Figure 4 Additional views of the activation loop of Trk A   A. The rainbow view from the N-terminus (red) to the C-terminus (indigo). B. The same ribbon diagram colored according to hydrophobicity. C. surface plot colored according to hydrophobicity.

 

Trk B, the juxtamembrane region examined as a generic signaling molecule docking site

Because of variable splicing, keeping track of sequences in Trk B is challenging.  We will ignore splice variants and focus on the canonical Trk B sequence for now.  The single tyrosine in the juxtamembrane region that is phosphorylated in the  process of receptor dimerization/autophosphorylation has attracted some interest.  Many signaling molecules have phosphotyrosine binding (PTB) motifs.

Bar diagram of juxtamembrane region of Trk B

Figure 5. The juxtamembrane region of Trk B A. sequence information from UniProt.org B. sequence and cancer associations from COSMIC C. sequence information from Zheng 2014.

 

Zeng and coworkers (2014) solved an NMR structure  of the phosphotyrosine binding domain (PTB)  of fibroblast growth factor receptor substrate 2 (FRS2α ) bound to a peptide from the juxtamembrane region of TrkB.

Zeng L, Kuti M, Mujtaba S, Zhou MM. (20104) Structural insights into FRS2α PTB domain recognition by neurotrophin receptor TrkB. Proteins. 82(7):1534-41. PubMed

One of the goals of this study was to define a high affinity phospho- peptide resembling the  stereotypical RTK docking site (Fig 1), so as to test small molecule inhibitors of FRS2α  as potential cancer therapies.  The translated product of the QKI-TRK2 gene contains the transmembrane region of TrkB as well as the juxtamembrane region.

Ribbon diagrams showing the TrkB peptide (blue) and the FRS2a PTB domain

Figure 6. Trk B juxtamembrane structure, one peptide interacting with a signaling adapter protein receptor.  A.  Ribbon diagrams showing the TrkB peptide (blue) and the FRS2a PTB domain.  B.  The same structure colored from most hydrophobic (red) to most hydrophilic (green).  C. β-strands of the TrkB peptide in a surface rendering of FRS2a colored according to surface charge.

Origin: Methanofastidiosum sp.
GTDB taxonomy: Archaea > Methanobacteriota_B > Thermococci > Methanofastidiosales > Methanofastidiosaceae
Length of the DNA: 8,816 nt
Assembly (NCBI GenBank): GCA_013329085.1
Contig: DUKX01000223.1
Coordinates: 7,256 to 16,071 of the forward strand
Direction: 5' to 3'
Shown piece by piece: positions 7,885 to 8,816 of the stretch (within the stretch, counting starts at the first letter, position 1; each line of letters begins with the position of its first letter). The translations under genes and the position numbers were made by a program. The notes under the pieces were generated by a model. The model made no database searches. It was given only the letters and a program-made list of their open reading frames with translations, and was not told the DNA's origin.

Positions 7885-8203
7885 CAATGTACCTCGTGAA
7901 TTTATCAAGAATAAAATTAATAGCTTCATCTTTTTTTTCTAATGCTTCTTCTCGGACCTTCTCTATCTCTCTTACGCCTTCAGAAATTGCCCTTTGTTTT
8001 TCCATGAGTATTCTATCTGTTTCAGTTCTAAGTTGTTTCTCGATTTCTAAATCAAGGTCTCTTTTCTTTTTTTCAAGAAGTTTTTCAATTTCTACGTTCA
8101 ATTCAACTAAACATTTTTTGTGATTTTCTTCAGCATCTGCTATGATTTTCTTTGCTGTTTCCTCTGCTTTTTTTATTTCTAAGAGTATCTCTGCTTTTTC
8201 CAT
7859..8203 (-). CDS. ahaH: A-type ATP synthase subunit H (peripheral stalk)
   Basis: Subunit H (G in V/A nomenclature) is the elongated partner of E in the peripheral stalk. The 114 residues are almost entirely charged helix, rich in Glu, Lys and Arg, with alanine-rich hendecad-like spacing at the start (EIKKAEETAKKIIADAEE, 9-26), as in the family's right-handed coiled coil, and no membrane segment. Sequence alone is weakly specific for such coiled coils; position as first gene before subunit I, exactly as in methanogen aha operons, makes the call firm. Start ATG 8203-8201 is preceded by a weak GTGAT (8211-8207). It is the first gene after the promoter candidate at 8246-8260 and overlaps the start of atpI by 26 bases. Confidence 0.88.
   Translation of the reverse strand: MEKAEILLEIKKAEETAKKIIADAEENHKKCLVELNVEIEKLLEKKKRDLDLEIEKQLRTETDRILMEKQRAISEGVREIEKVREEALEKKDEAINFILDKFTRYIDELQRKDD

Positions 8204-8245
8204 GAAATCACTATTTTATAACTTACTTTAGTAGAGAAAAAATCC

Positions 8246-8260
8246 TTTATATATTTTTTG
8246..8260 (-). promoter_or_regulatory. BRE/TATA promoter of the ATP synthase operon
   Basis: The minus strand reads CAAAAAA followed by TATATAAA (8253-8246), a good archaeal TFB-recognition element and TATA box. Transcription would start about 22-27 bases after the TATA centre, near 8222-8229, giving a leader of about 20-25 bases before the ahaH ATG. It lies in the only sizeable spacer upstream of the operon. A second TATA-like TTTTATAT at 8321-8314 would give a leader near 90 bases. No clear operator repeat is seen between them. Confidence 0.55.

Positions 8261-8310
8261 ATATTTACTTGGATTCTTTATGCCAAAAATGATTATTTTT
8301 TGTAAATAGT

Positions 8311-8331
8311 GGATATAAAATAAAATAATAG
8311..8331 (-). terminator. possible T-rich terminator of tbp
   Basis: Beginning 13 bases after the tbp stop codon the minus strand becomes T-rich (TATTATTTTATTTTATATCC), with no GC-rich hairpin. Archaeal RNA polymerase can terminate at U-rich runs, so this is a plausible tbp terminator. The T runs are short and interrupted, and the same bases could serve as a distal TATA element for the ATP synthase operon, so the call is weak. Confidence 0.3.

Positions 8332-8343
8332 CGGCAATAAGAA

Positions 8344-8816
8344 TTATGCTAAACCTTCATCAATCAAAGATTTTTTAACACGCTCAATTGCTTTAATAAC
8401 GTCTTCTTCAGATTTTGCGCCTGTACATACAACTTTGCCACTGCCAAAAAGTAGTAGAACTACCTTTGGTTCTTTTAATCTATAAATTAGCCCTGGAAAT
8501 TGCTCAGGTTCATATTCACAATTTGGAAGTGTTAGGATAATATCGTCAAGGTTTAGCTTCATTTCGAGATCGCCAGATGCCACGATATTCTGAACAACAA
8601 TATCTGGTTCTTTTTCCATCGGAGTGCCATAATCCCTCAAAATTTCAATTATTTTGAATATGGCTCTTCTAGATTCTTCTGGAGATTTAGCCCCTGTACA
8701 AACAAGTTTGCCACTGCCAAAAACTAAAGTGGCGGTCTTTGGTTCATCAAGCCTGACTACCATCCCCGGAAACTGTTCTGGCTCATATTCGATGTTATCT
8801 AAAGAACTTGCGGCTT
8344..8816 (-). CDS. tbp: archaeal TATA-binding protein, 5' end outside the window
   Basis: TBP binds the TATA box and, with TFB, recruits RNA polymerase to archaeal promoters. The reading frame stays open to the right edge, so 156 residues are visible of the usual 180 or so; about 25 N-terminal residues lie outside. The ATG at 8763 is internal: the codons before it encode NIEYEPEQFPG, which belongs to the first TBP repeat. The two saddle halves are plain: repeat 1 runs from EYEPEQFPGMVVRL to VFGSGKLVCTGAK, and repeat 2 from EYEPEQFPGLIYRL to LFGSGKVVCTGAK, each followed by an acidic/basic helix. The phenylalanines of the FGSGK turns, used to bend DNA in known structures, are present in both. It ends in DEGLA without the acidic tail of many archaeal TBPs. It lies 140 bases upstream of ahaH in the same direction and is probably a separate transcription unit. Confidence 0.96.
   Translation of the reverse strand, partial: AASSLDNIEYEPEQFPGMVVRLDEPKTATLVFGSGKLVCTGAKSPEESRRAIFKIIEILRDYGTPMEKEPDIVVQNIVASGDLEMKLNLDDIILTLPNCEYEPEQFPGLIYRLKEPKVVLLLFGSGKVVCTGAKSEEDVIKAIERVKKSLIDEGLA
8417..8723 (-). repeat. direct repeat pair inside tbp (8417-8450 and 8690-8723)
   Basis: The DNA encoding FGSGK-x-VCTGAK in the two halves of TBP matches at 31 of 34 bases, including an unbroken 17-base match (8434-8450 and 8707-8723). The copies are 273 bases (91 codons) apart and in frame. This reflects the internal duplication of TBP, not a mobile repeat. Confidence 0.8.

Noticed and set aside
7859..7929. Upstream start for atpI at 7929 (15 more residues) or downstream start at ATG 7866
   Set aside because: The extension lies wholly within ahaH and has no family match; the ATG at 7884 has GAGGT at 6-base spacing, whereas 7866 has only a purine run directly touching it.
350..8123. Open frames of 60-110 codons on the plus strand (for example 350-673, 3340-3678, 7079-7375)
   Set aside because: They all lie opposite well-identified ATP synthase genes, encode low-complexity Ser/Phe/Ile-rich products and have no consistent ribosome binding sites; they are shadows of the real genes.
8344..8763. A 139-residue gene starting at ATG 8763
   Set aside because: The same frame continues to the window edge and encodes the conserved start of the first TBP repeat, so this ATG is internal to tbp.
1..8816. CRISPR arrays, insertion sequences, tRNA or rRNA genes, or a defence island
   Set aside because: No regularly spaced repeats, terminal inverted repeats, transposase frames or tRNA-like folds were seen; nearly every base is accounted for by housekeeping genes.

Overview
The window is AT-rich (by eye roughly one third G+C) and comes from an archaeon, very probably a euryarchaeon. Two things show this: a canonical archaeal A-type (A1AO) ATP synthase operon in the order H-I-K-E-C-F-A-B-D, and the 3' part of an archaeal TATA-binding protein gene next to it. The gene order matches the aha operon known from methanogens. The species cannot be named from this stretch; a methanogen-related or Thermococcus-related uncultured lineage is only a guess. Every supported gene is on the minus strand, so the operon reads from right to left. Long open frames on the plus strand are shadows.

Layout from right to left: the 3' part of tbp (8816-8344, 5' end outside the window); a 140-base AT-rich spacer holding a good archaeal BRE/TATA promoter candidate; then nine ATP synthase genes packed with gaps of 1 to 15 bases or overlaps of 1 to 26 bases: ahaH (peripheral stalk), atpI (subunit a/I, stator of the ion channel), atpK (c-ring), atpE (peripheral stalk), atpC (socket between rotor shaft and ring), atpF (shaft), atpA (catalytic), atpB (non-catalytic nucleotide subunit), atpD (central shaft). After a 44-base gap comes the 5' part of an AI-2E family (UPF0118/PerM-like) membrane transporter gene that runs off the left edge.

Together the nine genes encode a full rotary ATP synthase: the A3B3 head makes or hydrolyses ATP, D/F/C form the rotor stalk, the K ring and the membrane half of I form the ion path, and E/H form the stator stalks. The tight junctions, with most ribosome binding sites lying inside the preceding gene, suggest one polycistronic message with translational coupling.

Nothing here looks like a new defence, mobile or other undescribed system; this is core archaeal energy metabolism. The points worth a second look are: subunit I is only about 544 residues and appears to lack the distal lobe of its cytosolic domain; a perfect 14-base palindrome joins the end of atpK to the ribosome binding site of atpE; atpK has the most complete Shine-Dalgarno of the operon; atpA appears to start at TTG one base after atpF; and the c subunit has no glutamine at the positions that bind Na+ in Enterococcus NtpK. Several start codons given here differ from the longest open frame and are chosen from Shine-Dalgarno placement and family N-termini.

It should be noted that this high affinity peptide is retained in the fusion protein product of the QKI-TRK2 gene rearrangement.

Trk C, Trk B  Déjà vu

Some similarities exist between the juxta membrane region of Trk C and that of Trk B, the splice variations in Trk B not withstanding, (Figure 7A).   Regions of cancer associated mutations from the COSMIC database (Figure 7B) are also shown.  An alignment between the two domains demonstrates regions of high homology as well  as sequence divergence (Figure 7C.)  Two Trk C regions prone to mutations were chosen from Fig 7B and referenced to the alignment between Trk C and Trk B.

COSMIC database cancer associated Trk C mutations in the juxtamembrane region shown with alignment between the juxtamembrane of Trk B and Trk C

Figure 7.   The Trk C juxtamembrane region A. UniProt domains of Trk C with Trk B for comparison B. COSMIC database cancer associated Trk C mutations in the juxtamembrane region. C. An alignment between the juxtamembrane of Trk B and Trk C.

 

The green boxed region is highly conserved between Trk B and Trk C.  One would speculate that these mutations are more likely to disrupt protein function. On the other hand, the red box region is highly divergent between the two proteins.   As for TrkC fusion proteins, the myosin5-TrkB fusion protein contains the transmembrane and juxtamembrane regions of TrkB.  This is in contrast to the protein product of ETV6-TRK3 that contains no transmembrane domain and intracellular juxtamembrane domain..

The juxtamembrane region and Trk signaling

One our Trk fusion sister site we presented typical Trk signaling that included (1) PLCγ, RAS, and PI3K.  Taking a closer look at the the mutations within the juxtamembrane region brought to light  subtle nuances that may affect some but not all Trk fusions.  The cartoons in Figure 8 are not to be taken literally, just as tool for forming new hypotheses.

Cartoon showing basics of Trk signaling binding to the autophosphorylated tyrosine in the juxtamembrane region

Figure 8. Trk signaling A. The basics of Trk signaling B.  FRS2 binding to the autophosphorylated tyrosine in the juxtamembrane region.

 

Do the fusion partners of Trk fusions play a role in recruiting signaling molecules?  This appears to be the case for the TEL-TkC fusion protein’s recruitment of IRS-1.

Important Information

Use of a Trk juxtamembrane  phosphopeptide to treat cancer or to guide the development of a small molecule is an exciting possibility.   The caveat is that not all cancer driving Trk gene rearrangements have the juxtamembrane region.  The Trk phosphopeptides may be useful for fibroblast growth factor receptor driven cancers.  They may be useful in conjunction with specific Trk kinase inhibitor for which there is an open clinical trial for patients with Trk gene rearrangement driven cancers.